During her 1952 campaign for the vice-presidency, Bass indicated that she was born in Little Compton, Rhode Island, and was sixty-two years old. Federal Bureau of Investigation reports on Bass, maintained from 1944 until her death in 1969, cited the records of the registrar of voters for the city of Los Angeles, which indicated that she was approximately ten to twelve years older than she professed. However, FBI agents were never able to ascertain her place of birth as the Rhode Island Public Health Department had "no birth data" concerning Bass (FBI Reports, 5 April 1944, 100-20874, 21 May 1953, 100- 20874; reports in author's possession). Her obituary in the Los Angeles Sentinel, 17 April 1969, gave only fleeting reference to a Rhode Island place of birth and gave her age at death as ninety-four, suggesting an 1874 or 1875 date of birth. In their profile of Bass, Andrew Buni and Carol Hurd Green write that Bass was born in Sumter, South Carolina, and suggest an October 1880 birth date; although they write that Bass moved to Rhode Island before 1900, they provide no more information about her schooling ( Notable American Women:The Modern Period, s.v. "Bass").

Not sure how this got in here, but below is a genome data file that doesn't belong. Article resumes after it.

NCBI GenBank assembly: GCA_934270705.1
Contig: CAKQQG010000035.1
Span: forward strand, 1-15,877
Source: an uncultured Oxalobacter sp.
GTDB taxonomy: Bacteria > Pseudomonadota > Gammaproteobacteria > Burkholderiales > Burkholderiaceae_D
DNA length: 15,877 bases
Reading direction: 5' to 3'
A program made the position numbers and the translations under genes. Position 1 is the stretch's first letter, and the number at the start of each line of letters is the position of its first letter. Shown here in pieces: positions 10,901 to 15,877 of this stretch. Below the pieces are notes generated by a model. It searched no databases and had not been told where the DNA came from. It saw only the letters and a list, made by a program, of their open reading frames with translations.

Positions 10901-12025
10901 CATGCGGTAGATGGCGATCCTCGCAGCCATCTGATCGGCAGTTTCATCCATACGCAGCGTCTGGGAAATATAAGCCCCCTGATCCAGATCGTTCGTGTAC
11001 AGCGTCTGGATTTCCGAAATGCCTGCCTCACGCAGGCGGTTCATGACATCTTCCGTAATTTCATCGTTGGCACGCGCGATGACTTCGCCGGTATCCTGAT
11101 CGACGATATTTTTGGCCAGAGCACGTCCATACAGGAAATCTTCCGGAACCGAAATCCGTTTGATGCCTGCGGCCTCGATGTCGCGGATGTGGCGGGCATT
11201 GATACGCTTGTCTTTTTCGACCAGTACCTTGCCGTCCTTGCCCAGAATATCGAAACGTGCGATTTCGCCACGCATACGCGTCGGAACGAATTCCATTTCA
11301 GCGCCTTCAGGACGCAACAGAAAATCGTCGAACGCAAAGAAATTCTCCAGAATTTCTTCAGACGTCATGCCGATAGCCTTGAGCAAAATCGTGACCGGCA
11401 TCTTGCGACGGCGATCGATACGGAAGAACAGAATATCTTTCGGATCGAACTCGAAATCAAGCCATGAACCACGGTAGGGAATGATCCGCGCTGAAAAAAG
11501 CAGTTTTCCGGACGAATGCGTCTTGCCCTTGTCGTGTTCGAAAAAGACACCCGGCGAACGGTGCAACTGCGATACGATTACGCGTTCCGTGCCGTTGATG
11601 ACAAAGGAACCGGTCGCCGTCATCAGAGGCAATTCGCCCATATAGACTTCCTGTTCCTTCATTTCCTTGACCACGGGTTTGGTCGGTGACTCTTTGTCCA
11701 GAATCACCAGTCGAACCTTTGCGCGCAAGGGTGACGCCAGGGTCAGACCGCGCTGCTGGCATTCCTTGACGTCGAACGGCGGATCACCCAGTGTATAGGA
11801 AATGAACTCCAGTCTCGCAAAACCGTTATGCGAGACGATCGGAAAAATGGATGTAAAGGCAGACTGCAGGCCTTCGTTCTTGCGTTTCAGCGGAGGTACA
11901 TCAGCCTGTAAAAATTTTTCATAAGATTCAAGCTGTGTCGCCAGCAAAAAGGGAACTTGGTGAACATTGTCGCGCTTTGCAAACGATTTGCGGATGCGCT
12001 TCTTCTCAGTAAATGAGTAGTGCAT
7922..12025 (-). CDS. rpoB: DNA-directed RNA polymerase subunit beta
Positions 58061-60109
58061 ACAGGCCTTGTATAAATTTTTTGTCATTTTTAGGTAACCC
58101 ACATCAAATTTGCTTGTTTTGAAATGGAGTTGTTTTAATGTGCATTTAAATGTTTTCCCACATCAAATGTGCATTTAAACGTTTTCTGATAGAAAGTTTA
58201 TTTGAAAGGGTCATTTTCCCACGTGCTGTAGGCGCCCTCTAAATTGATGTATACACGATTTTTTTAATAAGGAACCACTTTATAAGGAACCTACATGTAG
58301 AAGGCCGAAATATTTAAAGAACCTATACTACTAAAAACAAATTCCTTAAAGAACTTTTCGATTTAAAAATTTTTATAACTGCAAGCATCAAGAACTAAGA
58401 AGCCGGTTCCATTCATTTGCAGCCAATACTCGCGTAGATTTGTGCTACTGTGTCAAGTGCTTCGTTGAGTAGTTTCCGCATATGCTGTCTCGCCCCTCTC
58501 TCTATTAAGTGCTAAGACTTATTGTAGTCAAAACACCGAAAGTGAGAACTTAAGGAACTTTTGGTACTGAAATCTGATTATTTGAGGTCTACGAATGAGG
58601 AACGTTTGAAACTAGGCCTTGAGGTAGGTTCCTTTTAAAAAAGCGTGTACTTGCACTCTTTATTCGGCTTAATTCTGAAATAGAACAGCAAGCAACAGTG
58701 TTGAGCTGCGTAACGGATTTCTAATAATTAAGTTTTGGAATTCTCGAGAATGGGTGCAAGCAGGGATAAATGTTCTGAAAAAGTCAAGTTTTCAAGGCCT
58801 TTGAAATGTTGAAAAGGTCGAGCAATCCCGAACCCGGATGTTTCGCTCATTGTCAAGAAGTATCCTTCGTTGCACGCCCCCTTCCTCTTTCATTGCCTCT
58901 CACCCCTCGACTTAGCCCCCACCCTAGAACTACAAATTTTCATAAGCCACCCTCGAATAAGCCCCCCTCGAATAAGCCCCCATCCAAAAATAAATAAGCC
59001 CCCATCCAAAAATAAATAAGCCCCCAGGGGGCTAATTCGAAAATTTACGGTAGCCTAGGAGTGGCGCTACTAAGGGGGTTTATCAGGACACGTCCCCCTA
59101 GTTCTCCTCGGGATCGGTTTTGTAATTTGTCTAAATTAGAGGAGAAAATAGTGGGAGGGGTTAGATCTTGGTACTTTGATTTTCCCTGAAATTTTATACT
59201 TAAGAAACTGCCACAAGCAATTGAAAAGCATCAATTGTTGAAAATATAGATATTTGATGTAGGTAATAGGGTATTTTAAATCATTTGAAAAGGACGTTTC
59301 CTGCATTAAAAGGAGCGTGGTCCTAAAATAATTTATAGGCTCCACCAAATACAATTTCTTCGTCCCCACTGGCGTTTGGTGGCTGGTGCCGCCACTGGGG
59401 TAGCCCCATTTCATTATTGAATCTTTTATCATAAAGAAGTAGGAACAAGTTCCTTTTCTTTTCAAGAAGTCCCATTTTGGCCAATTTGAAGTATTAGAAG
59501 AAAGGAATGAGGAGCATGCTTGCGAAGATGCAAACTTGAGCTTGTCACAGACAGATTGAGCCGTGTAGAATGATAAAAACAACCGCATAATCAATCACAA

3
See the biographies of Bethune, Terrell, Lampkin, Haynes, and Gaines in Notable American Women:The Modern Period.
4
Delilah L. Beasley, The Negro Trailblazers of California ( 1919; rpt., New York: Negro Universities Press, 1969), chap. 18.

-169-

Notes for this page

Add a new note
If you are trying to select text to create highlights or citations, remember that you must now click or tap on the first word, and then click or tap on the last word.
One moment ...
Default project is now your active project.
Project items

Items saved from this book

This book has been saved
Highlights (0)
Some of your highlights are legacy items.

Highlights saved before July 30, 2012 will not be displayed on their respective source pages.

You can easily re-create the highlights by opening the book page or article, selecting the text, and clicking “Highlight.”

Citations (0)
Some of your citations are legacy items.

Any citation created before July 30, 2012 will labeled as a “Cited page.” New citations will be saved as cited passages, pages or articles.